I got it into my head over this holiday season to watch as many versions of A CHRISTMAS CAROL as I could find and make a list of favorites. I don't know why I get these wild hairs, but I did. My criteria was simple: the version had to be available on a channel/service that I already had, and had to be free.
I mean, I wasn't going to go overboard on this thing. It was a fun way to relax.
The versions I ended up watching, listed by date and Scrooge, were:
1. 1938, Reginald Owen
2. 1951, Alastair Sim
3. 1954, Frederick March (an episode of the TV show, SHOWER OF STARS)
4. 1979, Henry Winkler (AN AMERICAN CHRISTMAS CAROL)
5. 1983, Scrooge McDuck (animated)
6. 1988, Bill Murray (SCROOGED)
7. 1992, Michael Caine (Muppet version)
8. 1997, Tim Curry (animated)
9. 1999, Patrick Stewart
10. 2009, Jim Carrey (animated)
In my long life, I have also seen the George C. Scott version and the Mr. Magoo one. I left them off this list because I didn't want to pay to see them again and I already had ten films, which seemed like a marvelous number.
After watching different characters in different clothing and different settings say the same words over and over, I found that, although I can put them into a list of Most Liked to Least Impressed By, there were three films that I would watch multiple times, and seven that I wouldn't bother with again.
So (not that anyone cares) here are my results:
1. 1951, Alastair Sim. This has been my favorite for a long time. It is creepy as hell, which I enjoy--for Pete's sake, it's a GHOST story! I WANT the dour, creepy vibe of the world of vile, bitter Ebenezer Scrooge. I WANT him to be as scared sh*tless when Jacob Marley shows up as Alastair plays it. And then, when he reforms, Alastair lets loose and becomes mad with joy. I don't care if he chews the scenery. He's a man who's gone through an incredible transformation in one night. He deserves a little fiber in his diet.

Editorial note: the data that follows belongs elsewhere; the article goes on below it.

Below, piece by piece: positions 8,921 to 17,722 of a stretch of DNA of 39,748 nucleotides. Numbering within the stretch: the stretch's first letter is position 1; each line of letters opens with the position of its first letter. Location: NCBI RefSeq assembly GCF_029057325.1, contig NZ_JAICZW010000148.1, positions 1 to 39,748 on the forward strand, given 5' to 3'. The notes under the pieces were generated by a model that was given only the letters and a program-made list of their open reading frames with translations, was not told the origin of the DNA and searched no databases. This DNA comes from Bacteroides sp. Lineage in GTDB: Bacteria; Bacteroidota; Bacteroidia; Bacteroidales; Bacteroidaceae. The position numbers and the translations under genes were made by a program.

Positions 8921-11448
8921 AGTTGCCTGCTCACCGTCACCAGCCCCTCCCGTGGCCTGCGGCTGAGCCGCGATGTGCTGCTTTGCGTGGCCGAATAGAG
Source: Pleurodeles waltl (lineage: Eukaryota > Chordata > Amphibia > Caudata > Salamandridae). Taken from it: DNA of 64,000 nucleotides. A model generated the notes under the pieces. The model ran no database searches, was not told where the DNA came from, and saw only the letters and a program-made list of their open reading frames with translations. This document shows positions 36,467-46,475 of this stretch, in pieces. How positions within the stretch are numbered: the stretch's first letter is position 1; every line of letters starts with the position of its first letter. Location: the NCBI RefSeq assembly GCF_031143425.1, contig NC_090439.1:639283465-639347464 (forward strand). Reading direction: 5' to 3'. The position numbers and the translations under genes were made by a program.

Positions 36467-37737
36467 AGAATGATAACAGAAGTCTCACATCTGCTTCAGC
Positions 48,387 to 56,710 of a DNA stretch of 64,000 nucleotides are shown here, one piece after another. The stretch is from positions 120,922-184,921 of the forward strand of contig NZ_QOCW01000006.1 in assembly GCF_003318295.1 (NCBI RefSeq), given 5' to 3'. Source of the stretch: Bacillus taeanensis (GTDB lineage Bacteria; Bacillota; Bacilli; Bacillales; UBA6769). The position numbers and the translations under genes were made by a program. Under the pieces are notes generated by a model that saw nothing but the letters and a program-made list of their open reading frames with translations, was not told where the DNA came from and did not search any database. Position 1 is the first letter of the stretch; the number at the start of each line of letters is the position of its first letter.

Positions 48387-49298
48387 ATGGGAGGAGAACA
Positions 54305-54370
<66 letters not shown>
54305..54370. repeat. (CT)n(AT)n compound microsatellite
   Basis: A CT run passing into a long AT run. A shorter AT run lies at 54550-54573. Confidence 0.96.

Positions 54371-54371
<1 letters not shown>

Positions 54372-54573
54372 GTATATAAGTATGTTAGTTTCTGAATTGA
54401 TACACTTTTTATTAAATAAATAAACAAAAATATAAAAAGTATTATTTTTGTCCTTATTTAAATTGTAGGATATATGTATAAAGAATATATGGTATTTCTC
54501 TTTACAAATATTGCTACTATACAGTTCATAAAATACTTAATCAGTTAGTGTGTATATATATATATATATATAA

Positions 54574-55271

2. 1992, Michael Caine. The Muppet version is as sweet as Alastair Sim is sour, so why is it my 2nd favorite? Because the Muppets are so damned zany and the musical numbers are darling and upbeat, and then Michael Caine anchors the film with his gravitas. It's the only version that makes me tear up at the end, when Beaker gives Scrooge the scarf around his neck and Caine is teary, exclaiming, "A gift? For me?"
3. 2009, Jim Carrey. This one surprised me. It's animated, kind of in the POLAR EXPRESS style. There's a bit of nonsense in between the Ghosts of Christmases Present and Future, involving being chased through London by a casket-carrying carriage drawn by magnificent black horses, but other than that, I liked the freshness of the dialogue. I know these lines by heart, and yet it sounded like I was hearing them for the first time. I'll take the nonsense in stride, especially if it includes horses.
Here are the rest, fallen away by miles from the top:
4. 1988, Bill Murray (SCROOGED). I love Bill Murray, but this was a little too grindingly mean for my tender heart. I do appreciate that Bill keeps his edge while he's being transformed.
5. 1983, Scrooge McDuck (animated). Yeah, it's simplistic and syrupy, but it's as comfy as an old sweater.
6. 1999, Patrick Stewart. Love me some Patrick Stewart, but I felt like the production was talking down to me, like they were telling me SUCH an IMPORTANT story and maybe they should explain just a LITTLE more so I won't MISS anything, seein' as how I'm an ignorant girl.
7. 1979, Henry Winkler (AN AMERICAN CHRISTMAS CAROL, TV movie). From the lighting to the music, it has "Made for TV" written all over it.
8. 1938, Reginald Owen. I just don't like this guy as Scrooge. Maybe it's the hair, or his disturbing smile. Sue me.
9. 1954, Frederick March (an episode of the TV show, SHOWER OF STARS). It's definitely the condensed version of the story. The best part is Basil Rathbone as Marley's ghost.
10. 1997, Tim Curry (animated). This is a GRANDMA GOT RUN OVER BY A REINDEER style of animation, which makes everything cheesy. Good for Grandma, but bad for Scrooge. Plus, in this version he's got a dog. Inconceivable!
Being a CHRISTMAS CAROL connoisseur for the month was fun. Maybe I'll pick something else to compare and contrast next year.